02 Sep Leopard collaring
As part of the leopard research program being run by Lourens Swanepoel from the Centre for Wildlife Management at the University of Pretoria it was necessary to collar a few leopards in order to determine there home ranges, habitat preferences and to add to information gleaned from dung analysis as to what these animals are eating.
The focus of the collaring effort was and is in the centre of Welgevonden Game Reserve due to the fact that one of the aims of the project is to study leopards in as natural an environment as possible, with as little influence from possible persecution as possible.
Early in the summer an extended effort was made to capture these animals in baited cages but with no success. Why go to old bait when the veld is teaming with young inexperienced delicious prey items. Due to the fact that cage trapping can result in injuries to the animals an alternative method was decided on for the second attempt. An expert in the field of leg hold traps was approached for assistance.
Darien has trapped everything from male lions to jackals, all over the world. The leg hold trap is based on a modified snare made out of cable that when triggered is thrown up the animals leg and gets pulled tight. The noose is set so that it does not close fully and therefore does not injure the animal. The trap is attached to a large elastic to prevent the animal pulling against a solid cable in any attempt to get away. The leg traps are set close to baits to attract the animal to the area. Once captured the animal is then darted, removed from the trap, collared, studied, measured and assessed before being placed in a recovery crate. Once the animal has slept off the effects of the immobilizing drugs and is fully awake they are released from the recovery crate into the area they were captured.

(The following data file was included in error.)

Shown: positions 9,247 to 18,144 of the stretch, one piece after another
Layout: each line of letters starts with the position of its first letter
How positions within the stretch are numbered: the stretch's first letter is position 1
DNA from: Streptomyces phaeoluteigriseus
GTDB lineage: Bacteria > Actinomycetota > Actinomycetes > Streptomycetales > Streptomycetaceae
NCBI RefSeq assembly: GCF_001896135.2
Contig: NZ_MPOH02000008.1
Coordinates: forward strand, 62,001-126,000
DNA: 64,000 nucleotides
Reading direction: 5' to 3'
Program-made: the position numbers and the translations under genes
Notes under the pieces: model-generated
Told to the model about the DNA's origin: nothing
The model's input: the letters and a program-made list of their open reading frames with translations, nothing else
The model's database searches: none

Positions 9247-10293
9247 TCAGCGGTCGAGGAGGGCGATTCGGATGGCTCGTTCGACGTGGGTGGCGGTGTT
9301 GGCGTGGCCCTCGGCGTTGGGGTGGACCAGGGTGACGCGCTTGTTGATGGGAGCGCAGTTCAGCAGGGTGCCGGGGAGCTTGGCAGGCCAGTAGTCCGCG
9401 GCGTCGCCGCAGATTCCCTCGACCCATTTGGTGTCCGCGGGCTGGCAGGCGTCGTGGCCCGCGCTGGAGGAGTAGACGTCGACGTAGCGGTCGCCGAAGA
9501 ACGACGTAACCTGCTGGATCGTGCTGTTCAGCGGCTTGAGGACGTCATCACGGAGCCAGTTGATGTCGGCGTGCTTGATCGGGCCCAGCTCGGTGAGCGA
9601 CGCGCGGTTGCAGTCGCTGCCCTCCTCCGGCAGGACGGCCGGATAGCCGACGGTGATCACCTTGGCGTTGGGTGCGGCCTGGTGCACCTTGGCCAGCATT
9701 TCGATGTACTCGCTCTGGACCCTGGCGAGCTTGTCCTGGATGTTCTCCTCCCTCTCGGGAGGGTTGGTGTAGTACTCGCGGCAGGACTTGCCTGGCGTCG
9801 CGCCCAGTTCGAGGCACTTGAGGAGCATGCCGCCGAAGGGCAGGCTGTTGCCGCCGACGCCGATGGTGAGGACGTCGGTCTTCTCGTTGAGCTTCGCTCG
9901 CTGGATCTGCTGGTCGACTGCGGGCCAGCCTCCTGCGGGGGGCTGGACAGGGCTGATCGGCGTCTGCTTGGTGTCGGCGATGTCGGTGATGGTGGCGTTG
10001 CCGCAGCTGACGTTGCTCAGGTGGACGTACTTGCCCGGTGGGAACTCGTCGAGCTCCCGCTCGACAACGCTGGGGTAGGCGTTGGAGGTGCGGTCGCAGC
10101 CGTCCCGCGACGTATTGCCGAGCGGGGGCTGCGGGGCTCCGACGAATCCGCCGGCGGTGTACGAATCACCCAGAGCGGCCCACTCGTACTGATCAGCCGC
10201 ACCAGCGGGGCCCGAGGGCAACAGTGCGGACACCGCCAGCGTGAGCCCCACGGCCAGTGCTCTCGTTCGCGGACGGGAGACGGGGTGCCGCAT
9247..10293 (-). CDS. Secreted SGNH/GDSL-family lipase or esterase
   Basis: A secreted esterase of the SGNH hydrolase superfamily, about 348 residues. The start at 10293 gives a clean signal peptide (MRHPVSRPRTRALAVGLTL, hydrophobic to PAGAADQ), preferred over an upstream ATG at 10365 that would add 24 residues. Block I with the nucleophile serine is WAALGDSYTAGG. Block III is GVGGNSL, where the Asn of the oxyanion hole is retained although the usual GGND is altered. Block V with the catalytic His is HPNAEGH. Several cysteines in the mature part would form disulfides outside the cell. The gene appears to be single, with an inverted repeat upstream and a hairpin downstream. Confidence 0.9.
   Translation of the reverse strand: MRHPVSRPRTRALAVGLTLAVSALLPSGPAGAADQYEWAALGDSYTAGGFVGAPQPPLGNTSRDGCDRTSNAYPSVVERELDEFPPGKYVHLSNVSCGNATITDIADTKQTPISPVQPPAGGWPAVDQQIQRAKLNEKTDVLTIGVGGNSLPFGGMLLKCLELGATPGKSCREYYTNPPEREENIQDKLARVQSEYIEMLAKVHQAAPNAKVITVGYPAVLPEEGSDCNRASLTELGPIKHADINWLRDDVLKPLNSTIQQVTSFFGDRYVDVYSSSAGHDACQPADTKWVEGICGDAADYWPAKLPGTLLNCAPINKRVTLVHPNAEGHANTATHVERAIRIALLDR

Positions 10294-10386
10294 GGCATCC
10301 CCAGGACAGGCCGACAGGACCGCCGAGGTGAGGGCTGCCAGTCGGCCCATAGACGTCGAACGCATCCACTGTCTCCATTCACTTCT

One of the complications of this method is that not only leopards visit these sites. Brown hyena, warthog and any other animal can be also be trapped. These animals are usually released without having to dart the animal.
The first leopard caught was a male that had previously been collared on a neighbouring property and has since taken up residence on Welgevonden. The collar was no longer working and was starting to become tight around this growing animals neck. It was with a great relief when this was the first animal caught and his collar could be replaced. This animal has been recorded over most of the reserve. He now has a brand new state of the art collar that will automatically drop off the animal when its batteries are near the end of their life in so doing preventing the animal potentially having a collar for the rest of its life, which could potentially strangle the animal. It makes the initial investment in this expensive collar technology all the more worth it.
Thanks to the Wilson Foundation who sponsors this project and was prepared to finance these collars. This male weighed in at 63kg and estimated at between 4 and 5 years old and is in superb condition. Two days after the collar was fitted this animal was seen to kill a bushpig and was relaxed in the presence of the observing vehicles.
Two female leopard were also captured during this time and an additional female was collared during a second capture session. These collars will remain on the leopards for about 350 days after which they will be triggered to drop off. Some interesting data has already been collected. A progress report will be placed on this website when available under the leopard research section..